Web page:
If you feel inclined to take the word of ITV's Robert Peston
, the cost of Brexit has just soared to £220 billion. Even less extravagant estimates put the cost at close to £60 billion
over the next five years.
Given that Vote Leave was looking to save £350 million a week from Brexit – and there are unlikely to be a compensatory savings from reduced contributions to the EU, it is beginning to look as if their "side of the bus" slogan might qualify as one of the most egregious campaign lies in recent history.
However, the remnants of Vote Leave, rather than hanging their heads in shame, are picking up Nick Clegg's contradictions over membership of the Single Market, while supporting an exit option which – if the Government was foolish enough to adopt it – would ensure that Brexit cost a great deal more than even £220 billion.
Fortunately – as Pete points out
- we didn't vote on the money issue. And while that, in itself, is enough to render the Vote Leave campaign a waste of space the likelihood is that the people were expressing an anti-establishment sentiment, with the EU taking the hit primarily because it had the support of the establishment.
That does not in any way negate the referendum result – for good or bad, that's the way the country voted. Short of Richard Branson's shock troops forcing a second referendum, we're on our way to redefining our relationship with the EU.
Whether that actually means we leave the EU remains to be seen. Brexit may mean Brexit, but there are graduations to the process which means that we could end up still in the EU for a long while yet, as a convoluted transitional deal takes effect.
Perversely, the "zealoteers" who are intent on blocking continued participation in the Single Market via the Efta/EEA route are making this fudge more likely. If we can't get a clean break by switching over from the EU to the EEA, then Mrs May could be forced to keep us in the EU for the transitional period in order to give us the trade deal that we need.
The ridiculous thing about all this though is that there never were going to be any short-term savings from leaving the EU and the best we could ever have hoped for was the cost-neutral switch offered in Flexcit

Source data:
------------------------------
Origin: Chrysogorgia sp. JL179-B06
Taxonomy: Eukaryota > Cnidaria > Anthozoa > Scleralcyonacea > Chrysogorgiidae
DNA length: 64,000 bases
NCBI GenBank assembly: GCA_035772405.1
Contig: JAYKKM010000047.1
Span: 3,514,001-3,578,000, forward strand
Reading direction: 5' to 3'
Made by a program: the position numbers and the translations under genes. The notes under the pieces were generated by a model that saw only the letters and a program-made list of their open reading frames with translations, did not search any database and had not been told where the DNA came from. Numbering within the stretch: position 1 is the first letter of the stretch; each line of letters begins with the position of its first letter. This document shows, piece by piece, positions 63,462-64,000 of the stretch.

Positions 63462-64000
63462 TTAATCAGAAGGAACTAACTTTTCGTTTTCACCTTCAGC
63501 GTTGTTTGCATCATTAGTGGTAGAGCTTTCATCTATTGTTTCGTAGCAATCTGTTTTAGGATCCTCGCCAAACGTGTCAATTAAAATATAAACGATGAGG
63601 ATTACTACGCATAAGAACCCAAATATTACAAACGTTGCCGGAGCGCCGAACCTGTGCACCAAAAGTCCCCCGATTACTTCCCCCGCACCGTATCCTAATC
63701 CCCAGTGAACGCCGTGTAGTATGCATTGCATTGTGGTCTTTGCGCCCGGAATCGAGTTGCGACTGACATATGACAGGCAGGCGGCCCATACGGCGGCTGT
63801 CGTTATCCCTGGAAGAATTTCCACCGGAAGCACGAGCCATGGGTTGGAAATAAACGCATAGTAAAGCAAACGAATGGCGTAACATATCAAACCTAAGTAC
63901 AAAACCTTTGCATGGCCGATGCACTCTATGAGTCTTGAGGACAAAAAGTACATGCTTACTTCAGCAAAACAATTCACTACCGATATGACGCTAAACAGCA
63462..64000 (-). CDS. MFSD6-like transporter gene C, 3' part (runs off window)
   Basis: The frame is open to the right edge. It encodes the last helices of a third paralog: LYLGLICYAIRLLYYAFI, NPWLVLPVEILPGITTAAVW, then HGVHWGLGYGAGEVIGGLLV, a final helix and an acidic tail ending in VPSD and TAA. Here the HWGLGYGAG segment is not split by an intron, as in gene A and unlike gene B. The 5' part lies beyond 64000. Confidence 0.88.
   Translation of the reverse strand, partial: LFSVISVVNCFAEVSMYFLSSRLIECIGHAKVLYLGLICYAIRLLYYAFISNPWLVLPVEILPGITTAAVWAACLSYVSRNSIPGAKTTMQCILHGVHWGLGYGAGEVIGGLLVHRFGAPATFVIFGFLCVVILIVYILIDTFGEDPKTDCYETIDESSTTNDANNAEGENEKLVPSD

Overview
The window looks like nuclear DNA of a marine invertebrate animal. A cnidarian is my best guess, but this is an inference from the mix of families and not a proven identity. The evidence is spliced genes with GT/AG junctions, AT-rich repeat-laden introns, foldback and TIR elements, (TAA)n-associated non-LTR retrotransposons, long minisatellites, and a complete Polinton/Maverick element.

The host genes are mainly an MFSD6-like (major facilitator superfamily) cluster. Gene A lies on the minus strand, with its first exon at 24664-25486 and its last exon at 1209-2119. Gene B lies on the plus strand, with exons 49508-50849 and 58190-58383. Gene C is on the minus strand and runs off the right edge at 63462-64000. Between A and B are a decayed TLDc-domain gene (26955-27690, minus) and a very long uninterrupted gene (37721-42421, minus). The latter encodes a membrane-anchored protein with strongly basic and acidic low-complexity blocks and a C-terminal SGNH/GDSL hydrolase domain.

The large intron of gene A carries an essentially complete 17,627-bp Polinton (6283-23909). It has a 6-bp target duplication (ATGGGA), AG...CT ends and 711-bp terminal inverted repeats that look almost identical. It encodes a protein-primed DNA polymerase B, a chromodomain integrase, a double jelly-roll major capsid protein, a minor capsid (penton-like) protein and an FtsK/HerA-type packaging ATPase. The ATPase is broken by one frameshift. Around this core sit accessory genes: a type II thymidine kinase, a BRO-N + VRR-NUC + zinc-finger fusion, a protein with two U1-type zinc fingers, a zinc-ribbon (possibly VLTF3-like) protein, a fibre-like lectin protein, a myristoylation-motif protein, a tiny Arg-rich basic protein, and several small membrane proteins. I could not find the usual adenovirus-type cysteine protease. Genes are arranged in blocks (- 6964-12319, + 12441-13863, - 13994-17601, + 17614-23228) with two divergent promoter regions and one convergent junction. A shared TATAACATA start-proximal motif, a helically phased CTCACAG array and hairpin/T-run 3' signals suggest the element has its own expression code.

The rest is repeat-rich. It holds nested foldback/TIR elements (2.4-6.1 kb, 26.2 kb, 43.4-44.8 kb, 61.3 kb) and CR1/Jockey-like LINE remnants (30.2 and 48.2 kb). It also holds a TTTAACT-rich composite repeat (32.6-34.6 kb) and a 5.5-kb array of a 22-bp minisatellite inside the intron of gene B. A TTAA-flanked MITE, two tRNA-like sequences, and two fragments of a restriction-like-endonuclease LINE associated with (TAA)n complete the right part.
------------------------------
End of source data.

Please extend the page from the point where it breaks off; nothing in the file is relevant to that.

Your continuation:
, based on continued membership of the EEA.
Under this plan, the primary aim for the longer-term was not to deliver any savings as such, but to improve the UK's trading position and thus enhancing economic performance.
Now, for the short- to medium-term, it looks as if we must take an economic "hit", although there will be an ongoing debate as to how much of that is attributable to the Brexit which has yet to come, and how much was going to happen anyway. In the nature of things, this is something we will never know – making ideal conditions for endless argument.
But the fact is that, unless we have a vision for improving our trading performance – on a European and global level – and the determination to push through the necessary changes, Brexit is going to be seen as a "catch-up" exercise. It is going to be portrayed as a struggle to make good the position we would otherwise have gained, according to whichever pundits have the ear of the media.
As regards that "vision", it is quite clear that we have a long way to go, witness the facile piece
from one commentator who expected Hammond, in his autumn statement, to deliver it.
Rather, the vision should have been central to the Brexit campaign. The lack of any unifying theme and the reliance on claims of cost-savings as the core element of the official campaign represents its greatest failure.
Expecting the Government, headed by a former remainer, to offer a vision is rather like expecting the police to reduce crime. And the current Labour opposition is clearly in no position to fill the void, witness the toe-curling performance by shadow secretary Rebecca Long-Bailey
(from 3:37), displaying a lack of knowledge all too typical of MPs (along with Andrew Neil who seems equally confused).
Nevertheless, the lack of a vision as an issue will not go away. The referendum was only a means to an end and the exit campaign, which started in the 1970s, will not be over until we are fully out of the EU. We want more than a fudged exit, leaving us enmeshed in the Union with no clear direction for the future.
This lack of vision will cost us a great deal more than money.